Adaptive radiotherapy for head and neck cancer.

Détails

ID Serval
serval:BIB_4D054507CBEA
Type
Article: article d'un périodique ou d'un magazine.
Sous-type
Synthèse (review): revue aussi complète que possible des connaissances sur un sujet, rédigée à partir de l'analyse exhaustive des travaux publiés.
Collection
Publications
Institution
Titre
Adaptive radiotherapy for head and neck cancer.
Périodique
Acta oncologica
Auteur(s)
Castelli J., Simon A., Lafond C., Perichon N., Rigaud B., Chajon E., De Bari B., Ozsahin M., Bourhis J., de Crevoisier R.
ISSN
1651-226X (Electronic)
ISSN-L
0284-186X
Statut éditorial
Publié
Date de publication
10/2018
Peer-reviewed
Oui
Volume
57
Numéro
10
Pages
1284-1292
Langue
anglais
Notes
Publication types: Journal Article ; Review
Publication Status: ppublish
Résumé
Large anatomical variations can be observed during the treatment course intensity-modulated radiotherapy (IMRT) for head and neck cancer (HNC), leading to potential dose variations. Adaptive radiotherapy (ART) uses one or several replanning sessions to correct these variations and thus optimize the delivered dose distribution to the daily anatomy of the patient. This review, which is focused on ART in the HNC, aims to identify the various strategies of ART and to estimate the dosimetric and clinical benefits of these strategies.
We performed an electronic search of articles published in PubMed/MEDLINE and Science Direct from January 2005 to December 2016. Among a total of 134 articles assessed for eligibility, 29 articles were ultimately retained for the review. Eighteen studies evaluated dosimetric variations without ART, and 11 studies reported the benefits of ART.
Eight in silico studies tested a number of replanning sessions, ranging from 1 to 6, aiming primarily to reduce the dose to the parotid glands. The optimal timing for replanning appears to be early during the first two weeks of treatment. Compared to standard IMRT, ART decreases the mean dose to the parotid gland from 0.6 to 6 Gy and the maximum dose to the spinal cord from 0.1 to 4 Gy while improving target coverage and homogeneity in most studies. Only five studies reported the clinical results of ART, and three of those studies included a non-randomized comparison with standard IMRT. These studies suggest a benefit of ART in regard to decreasing xerostomia, increasing quality of life, and increasing local control. Patients with the largest early anatomical and dose variations are the best candidates for ART.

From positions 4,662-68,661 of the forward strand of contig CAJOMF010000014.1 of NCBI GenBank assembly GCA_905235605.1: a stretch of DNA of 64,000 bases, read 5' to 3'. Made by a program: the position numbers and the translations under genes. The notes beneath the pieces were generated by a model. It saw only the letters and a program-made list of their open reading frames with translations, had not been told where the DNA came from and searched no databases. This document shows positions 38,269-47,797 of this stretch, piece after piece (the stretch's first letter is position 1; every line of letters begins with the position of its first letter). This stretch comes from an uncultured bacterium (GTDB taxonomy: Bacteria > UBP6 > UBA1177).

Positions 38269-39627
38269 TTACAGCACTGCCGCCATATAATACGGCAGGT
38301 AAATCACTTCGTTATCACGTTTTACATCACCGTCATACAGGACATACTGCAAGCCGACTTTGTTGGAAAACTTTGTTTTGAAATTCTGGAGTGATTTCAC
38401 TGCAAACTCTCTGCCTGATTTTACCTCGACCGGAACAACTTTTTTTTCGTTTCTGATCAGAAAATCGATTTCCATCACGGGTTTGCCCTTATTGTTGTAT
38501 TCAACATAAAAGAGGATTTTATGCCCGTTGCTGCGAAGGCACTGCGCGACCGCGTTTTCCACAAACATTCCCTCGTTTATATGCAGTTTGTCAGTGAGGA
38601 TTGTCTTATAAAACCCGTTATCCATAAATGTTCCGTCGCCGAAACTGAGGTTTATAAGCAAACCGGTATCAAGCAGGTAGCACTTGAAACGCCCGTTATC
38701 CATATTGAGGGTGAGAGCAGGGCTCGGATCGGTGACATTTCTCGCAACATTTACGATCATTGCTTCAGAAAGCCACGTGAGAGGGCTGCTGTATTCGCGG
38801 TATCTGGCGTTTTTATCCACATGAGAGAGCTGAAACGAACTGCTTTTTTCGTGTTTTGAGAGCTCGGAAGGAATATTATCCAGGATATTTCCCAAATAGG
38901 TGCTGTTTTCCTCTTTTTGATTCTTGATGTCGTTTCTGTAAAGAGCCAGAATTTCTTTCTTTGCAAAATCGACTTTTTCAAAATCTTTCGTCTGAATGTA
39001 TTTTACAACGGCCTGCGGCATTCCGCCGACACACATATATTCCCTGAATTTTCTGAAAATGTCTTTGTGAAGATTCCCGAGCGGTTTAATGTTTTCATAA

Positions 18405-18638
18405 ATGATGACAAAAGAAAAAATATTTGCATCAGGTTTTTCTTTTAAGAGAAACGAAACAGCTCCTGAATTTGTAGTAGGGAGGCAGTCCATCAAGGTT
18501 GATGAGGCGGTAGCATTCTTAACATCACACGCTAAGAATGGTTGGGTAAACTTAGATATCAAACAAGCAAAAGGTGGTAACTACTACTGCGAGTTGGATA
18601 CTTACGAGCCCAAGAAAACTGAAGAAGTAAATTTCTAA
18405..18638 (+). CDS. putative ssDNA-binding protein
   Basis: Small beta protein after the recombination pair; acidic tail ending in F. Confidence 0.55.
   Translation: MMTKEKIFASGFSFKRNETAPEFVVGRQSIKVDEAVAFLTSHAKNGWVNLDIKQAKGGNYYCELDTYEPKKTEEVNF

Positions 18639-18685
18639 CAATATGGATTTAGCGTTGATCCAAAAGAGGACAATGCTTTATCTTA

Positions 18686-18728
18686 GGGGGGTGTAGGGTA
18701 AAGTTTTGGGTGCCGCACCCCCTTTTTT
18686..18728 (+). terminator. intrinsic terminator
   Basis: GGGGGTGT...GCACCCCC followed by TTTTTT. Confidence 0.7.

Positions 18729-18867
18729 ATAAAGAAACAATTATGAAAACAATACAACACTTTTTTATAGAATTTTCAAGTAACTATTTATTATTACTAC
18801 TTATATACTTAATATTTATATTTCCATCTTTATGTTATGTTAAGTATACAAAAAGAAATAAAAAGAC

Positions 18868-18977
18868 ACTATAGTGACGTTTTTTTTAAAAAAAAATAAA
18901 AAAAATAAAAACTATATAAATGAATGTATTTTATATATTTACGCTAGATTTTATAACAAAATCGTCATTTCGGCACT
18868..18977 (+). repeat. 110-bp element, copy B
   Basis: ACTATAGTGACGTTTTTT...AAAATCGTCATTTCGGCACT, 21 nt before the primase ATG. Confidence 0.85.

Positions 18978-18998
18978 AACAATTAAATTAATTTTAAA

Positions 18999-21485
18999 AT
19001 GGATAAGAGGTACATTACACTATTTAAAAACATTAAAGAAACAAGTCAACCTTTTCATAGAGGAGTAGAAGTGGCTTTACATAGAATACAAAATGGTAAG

ART may decrease toxicity and improve local control for locally advanced HNC. However, randomized trials are necessary to demonstrate the benefit of ART before using the technique in routine practice.
Mots-clé
Head and Neck Neoplasms/mortality, Head and Neck Neoplasms/radiotherapy, Humans, Organs at Risk, Parotid Gland/radiation effects, Radiotherapy Dosage, Radiotherapy Planning, Computer-Assisted/methods, Radiotherapy, Intensity-Modulated, Spinal Cord/radiation effects
Pubmed
Web of science
Création de la notice
16/10/2018 10:07
Dernière modification de la notice
20/08/2019 14:01
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